Many prisons and jails in the United States do not provide even basic healthcare to their inmates. A report by Newsweek about the dangers of prison overcrowding also focused about the total lack of any healthcare in many prisons and jails in our federal, state, and local prison systems.
A report by the National Center for Biotechnology revealed,“Among inmates with a persistent medical problem, 13.9 percent of federal inmates, 20.1 percent of state inmates, and 68.4 percent of local jail inmates had received no medical examination since incarceration.”More than 25% of the inmates stopped receiving their prescribed medications.
Many Americans are not sympathetic to inmates as evidenced by the often used comment, “Don’t do the crime if you can’t do the time.”However, it should never be forgotten that The 8th Amendment of the United States Constitution guarantees that prisoners have a right to medical treatment. An inmate sentenced to five years should not die as a result of no medical care or substandard medical care. Approximately fifty percent of all inmates are locked up for nonviolent crimes.
The Newsweek report discussed in great detail the alarming shortage of prison doctors in California. When you combine the shortage of prison doctors and the massive prison population in California, you have a humanitarian disaster. The U.S. Supreme Court noted in the 2011 case of Brown v. Plata, “In 2006, a preventable or possibly preventable death occurred’ somewhere in California’s prison system once every five to six days..”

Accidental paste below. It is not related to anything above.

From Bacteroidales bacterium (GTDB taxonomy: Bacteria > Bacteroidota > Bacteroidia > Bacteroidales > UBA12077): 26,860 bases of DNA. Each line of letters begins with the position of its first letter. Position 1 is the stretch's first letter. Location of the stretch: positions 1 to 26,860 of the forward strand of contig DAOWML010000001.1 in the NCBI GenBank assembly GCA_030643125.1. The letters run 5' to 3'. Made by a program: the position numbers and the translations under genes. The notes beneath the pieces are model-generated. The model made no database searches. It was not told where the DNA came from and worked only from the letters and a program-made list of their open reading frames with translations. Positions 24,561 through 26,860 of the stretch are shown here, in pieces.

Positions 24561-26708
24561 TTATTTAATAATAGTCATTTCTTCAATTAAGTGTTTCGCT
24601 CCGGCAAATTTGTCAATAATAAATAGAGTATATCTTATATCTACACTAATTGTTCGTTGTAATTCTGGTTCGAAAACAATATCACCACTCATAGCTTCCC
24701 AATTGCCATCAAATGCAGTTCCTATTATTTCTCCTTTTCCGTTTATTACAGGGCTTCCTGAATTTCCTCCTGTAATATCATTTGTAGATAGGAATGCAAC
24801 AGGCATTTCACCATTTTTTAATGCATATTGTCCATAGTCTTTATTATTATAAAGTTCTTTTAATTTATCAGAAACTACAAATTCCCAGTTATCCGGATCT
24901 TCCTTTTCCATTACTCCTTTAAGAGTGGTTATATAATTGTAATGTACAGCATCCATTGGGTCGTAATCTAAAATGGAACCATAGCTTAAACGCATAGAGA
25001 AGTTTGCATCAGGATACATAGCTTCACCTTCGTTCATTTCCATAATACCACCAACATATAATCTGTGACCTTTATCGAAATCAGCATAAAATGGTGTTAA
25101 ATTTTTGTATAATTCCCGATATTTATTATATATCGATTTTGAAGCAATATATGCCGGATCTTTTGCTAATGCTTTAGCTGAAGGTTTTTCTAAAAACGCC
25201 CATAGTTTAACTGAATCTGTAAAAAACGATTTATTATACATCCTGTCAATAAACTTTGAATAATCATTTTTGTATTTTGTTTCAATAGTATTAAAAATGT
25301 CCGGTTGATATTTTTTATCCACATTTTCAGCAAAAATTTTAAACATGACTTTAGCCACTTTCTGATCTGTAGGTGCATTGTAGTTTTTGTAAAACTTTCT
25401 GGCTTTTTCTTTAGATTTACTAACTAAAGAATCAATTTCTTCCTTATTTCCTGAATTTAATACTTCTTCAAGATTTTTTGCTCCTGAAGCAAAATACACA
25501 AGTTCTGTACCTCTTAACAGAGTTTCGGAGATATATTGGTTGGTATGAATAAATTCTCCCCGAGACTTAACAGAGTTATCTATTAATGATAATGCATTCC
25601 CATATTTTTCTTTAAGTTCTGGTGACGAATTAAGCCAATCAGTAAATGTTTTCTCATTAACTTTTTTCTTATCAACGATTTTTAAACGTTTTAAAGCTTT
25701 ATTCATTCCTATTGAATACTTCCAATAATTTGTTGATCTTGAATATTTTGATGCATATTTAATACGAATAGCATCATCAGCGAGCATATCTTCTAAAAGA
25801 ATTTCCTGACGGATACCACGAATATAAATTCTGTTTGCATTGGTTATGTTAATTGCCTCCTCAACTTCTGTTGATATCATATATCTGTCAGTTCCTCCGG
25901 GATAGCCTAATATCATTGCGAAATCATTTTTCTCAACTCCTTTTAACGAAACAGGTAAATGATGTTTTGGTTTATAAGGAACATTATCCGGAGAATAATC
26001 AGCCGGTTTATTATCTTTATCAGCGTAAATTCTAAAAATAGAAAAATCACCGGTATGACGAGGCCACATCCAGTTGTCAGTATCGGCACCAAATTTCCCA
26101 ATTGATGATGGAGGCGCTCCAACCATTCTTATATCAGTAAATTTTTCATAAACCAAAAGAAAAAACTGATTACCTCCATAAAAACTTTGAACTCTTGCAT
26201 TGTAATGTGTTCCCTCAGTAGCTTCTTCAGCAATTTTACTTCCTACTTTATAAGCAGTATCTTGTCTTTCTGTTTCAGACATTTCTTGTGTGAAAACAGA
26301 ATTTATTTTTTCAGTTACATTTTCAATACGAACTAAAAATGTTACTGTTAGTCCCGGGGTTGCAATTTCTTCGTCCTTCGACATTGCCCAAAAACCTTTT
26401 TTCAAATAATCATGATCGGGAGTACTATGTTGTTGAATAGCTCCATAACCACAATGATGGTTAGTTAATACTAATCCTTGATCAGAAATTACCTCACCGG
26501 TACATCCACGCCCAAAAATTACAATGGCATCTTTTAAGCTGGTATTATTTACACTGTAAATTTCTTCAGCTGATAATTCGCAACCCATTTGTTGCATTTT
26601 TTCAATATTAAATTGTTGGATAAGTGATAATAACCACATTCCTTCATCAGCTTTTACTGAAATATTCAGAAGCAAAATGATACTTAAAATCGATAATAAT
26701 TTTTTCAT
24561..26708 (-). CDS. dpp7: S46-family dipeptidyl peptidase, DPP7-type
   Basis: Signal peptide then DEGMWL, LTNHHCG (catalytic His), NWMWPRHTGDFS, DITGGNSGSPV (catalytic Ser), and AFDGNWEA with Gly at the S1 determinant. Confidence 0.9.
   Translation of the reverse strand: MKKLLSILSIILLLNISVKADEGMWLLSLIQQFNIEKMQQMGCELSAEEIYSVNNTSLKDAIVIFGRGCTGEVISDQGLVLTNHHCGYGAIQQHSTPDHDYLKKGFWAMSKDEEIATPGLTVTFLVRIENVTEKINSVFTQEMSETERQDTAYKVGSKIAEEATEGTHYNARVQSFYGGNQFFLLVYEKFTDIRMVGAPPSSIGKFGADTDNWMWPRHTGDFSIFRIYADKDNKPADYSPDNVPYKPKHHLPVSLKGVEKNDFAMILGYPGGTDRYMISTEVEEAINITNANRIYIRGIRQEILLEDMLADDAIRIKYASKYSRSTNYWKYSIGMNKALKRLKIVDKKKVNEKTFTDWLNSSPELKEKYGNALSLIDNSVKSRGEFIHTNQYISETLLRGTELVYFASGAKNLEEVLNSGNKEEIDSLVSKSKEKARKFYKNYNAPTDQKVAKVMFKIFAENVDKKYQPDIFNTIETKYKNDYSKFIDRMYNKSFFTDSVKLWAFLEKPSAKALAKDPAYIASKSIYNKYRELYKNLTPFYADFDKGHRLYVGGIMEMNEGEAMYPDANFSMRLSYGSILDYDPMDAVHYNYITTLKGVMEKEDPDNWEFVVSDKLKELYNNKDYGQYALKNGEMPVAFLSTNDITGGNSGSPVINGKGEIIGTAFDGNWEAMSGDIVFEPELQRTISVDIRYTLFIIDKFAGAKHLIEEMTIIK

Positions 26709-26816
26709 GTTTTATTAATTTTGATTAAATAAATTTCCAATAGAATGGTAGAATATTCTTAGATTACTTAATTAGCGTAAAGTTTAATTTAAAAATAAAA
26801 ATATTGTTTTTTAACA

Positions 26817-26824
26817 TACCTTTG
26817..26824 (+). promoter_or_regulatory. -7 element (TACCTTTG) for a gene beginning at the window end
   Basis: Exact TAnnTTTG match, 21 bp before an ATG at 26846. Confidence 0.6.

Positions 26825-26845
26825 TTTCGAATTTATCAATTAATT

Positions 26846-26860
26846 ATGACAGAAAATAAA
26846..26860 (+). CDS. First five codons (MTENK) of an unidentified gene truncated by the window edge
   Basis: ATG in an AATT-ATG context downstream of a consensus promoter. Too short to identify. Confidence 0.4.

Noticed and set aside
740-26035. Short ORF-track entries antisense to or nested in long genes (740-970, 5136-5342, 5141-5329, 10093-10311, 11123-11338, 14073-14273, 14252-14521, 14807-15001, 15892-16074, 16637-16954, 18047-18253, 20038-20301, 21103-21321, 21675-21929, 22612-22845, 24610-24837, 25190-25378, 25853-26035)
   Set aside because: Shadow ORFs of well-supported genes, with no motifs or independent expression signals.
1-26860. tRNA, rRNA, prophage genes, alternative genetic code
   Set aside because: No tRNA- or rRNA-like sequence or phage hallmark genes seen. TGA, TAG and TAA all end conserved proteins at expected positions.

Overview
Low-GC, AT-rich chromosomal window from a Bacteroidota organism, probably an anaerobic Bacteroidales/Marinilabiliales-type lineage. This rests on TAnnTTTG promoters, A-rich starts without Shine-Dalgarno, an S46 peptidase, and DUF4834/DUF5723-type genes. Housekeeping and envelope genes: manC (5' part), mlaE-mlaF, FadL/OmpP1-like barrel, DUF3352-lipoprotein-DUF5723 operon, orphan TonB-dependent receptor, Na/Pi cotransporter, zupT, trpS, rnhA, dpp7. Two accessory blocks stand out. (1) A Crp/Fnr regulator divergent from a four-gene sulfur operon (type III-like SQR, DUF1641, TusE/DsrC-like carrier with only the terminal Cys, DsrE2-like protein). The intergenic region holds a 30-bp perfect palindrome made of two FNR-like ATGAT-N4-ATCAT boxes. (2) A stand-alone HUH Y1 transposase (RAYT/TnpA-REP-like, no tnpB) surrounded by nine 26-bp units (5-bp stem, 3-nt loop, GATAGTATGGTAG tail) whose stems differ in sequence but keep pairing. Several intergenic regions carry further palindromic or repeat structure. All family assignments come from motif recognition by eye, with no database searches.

It has been well documented that a substantial number of inmates nationally have mental health issues which require healthcare. Tragically, mentally ill inmates have not received basic mental healthcare, but have been subjected to inhumane treatment. In 2012, a Florida inmate, Darren Rainey, a mentally ill inmate was scalded to death. He was locked in a closet-sized shower by prison guards after defecating in his cell and refusing to clean the mess.
The Newsweek article reported about the treatment of suicidal inmates in California’s state prisons. California locked suicidal prisoners inside cages the size of telephone booths when there were no available beds in mental health units. Supreme Court Justice Kennedy’s opinion in Brown v. Plata discussed an inmate who was “held in such a cage for nearly 24 hours, standing in a pool of his own urine, unresponsive and nearly catatonic.”
On a personal note, I knew an inmate in state prison who complained to the prison heath care providers about pain in his leg for several months. Everyone watched his limp grow more severe until he was found dead one day in the shower from a blood clot that originated from his leg.
Prison healthcare is an example of a classic oxymoron.
By: Bradley Schwartz
Founder of prisonpath.com